The emergence of the computer as an aid to education, with its unlimited range of instructional control options available to designer and user supports the vast development of coursewares. Hundreds of coursewares, aim to increase learners’ learning outcomes were developed. However, to have a courseware fits with learners’ characteristics many issues need to be explored. Referring to Resnick’s (1989) definition of learning as knowledge construction, it is critical for coursewares to support learners in the process of acquiring, retaining, and retrieving different kinds of knowledge and performance. In acquiring, retaining, and retrieving information learners use procedures known as cognitive strategies. It is assumed that cognitive strategies are integral to the process of learning, but initiation of their use may come from the learner’s self-instruction, or, from an instructional unit or system. This study intends to show how courseware design affects the use of cognitive strategies, especially from the high-school learners in Indonesia. A close examination on the psychological processes in learning was made to address questions: (a) how does screen density affect the use of cognitive strategies? (b) Does material presented in a linear format differs with material presented in non-linear (hypertext-based) in producing learner’s learning outcomes? The results show that learners employed better cognitive strategies when presented with 25% text density material compare to 60%. Hypertext-based courseware was also found to have an effect on how learner processed the information.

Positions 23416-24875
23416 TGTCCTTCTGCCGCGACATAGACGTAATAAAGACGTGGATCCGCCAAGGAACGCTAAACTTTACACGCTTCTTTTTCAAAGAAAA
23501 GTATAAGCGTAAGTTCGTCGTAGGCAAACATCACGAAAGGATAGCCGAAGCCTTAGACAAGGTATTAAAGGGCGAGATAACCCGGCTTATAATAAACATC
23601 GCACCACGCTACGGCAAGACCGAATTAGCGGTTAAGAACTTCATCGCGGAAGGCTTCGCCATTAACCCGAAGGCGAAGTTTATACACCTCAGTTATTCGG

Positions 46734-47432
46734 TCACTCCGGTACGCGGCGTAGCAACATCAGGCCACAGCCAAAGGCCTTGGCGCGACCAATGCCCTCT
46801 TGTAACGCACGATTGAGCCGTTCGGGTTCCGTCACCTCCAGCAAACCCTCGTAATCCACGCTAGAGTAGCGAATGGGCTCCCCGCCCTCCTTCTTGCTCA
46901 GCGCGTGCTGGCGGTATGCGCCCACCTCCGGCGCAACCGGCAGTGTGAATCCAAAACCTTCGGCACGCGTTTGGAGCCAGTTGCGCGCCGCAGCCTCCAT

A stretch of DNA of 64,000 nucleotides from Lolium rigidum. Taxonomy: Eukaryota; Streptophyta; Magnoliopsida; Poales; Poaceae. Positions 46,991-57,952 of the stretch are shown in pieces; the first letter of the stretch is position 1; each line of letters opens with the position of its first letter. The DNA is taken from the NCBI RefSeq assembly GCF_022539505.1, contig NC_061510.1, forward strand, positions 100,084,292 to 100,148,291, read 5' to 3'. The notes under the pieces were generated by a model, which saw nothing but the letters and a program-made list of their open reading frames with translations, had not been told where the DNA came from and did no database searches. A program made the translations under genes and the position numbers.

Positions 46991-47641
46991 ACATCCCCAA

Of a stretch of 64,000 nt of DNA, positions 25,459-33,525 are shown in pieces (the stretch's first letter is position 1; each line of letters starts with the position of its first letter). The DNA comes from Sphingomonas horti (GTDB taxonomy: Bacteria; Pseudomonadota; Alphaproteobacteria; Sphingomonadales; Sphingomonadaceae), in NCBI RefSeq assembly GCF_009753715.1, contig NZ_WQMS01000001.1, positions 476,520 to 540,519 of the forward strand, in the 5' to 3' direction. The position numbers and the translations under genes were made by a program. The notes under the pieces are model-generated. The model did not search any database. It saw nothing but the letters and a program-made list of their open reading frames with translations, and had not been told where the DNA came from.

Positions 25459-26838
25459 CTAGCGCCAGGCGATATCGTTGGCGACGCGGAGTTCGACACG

To view the content in your browser, please download Adobe Reader or, alternately,
you may Download the file to your hard drive.

NOTE: The latest versions of Adobe Reader do not support viewing PDF files within Firefox on Mac OS and if you are using a modern (Intel) Mac, there is no official plugin for viewing PDF files within the browser window.